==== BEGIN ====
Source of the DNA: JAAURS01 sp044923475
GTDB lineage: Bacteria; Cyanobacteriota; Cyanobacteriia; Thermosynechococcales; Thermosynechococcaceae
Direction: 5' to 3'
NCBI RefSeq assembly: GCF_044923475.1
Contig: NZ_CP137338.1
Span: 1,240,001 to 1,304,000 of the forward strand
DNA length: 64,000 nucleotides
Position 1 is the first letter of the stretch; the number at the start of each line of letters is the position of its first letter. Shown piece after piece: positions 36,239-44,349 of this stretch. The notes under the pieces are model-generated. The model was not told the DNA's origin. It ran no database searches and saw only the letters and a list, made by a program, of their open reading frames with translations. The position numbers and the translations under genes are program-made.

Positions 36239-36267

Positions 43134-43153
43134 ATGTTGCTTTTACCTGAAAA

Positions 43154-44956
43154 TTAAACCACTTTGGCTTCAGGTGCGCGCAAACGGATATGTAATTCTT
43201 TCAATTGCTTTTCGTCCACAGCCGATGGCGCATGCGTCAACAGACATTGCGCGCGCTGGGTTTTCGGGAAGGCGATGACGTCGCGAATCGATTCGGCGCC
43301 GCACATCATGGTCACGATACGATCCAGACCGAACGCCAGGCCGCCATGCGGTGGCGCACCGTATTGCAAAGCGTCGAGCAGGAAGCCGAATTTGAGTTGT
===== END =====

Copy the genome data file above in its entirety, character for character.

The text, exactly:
Source of the DNA: JAAURS01 sp044923475
GTDB lineage: Bacteria; Cyanobacteriota; Cyanobacteriia; Thermosynechococcales; Thermosynechococcaceae
Direction: 5' to 3'
NCBI RefSeq assembly: GCF_044923475.1
Contig: NZ_CP137338.1
Span: 1,240,001 to 1,304,000 of the forward strand
DNA length: 64,000 nucleotides
Position 1 is the first letter of the stretch; the number at the start of each line of letters is the position of its first letter. Shown piece after piece: positions 36,239-44,349 of this stretch. The notes under the pieces are model-generated. The model was not told the DNA's origin. It ran no database searches and saw only the letters and a list, made by a program, of their open reading frames with translations. The position numbers and the translations under genes are program-made.

Positions 36239-36267

Positions 43134-43153
43134 ATGTTGCTTTTACCTGAAAA

Positions 43154-44956
43154 TTAAACCACTTTGGCTTCAGGTGCGCGCAAACGGATATGTAATTCTT
43201 TCAATTGCTTTTCGTCCACAGCCGATGGCGCATGCGTCAACAGACATTGCGCGCGCTGGGTTTTCGGGAAGGCGATGACGTCGCGAATCGATTCGGCGCC
43301 GCACATCATGGTCACGATACGATCCAGACCGAACGCCAGGCCGCCATGCGGTGGCGCACCGTATTGCAAAGCGTCGAGCAGGAAGCCGAATTTGAGTTGT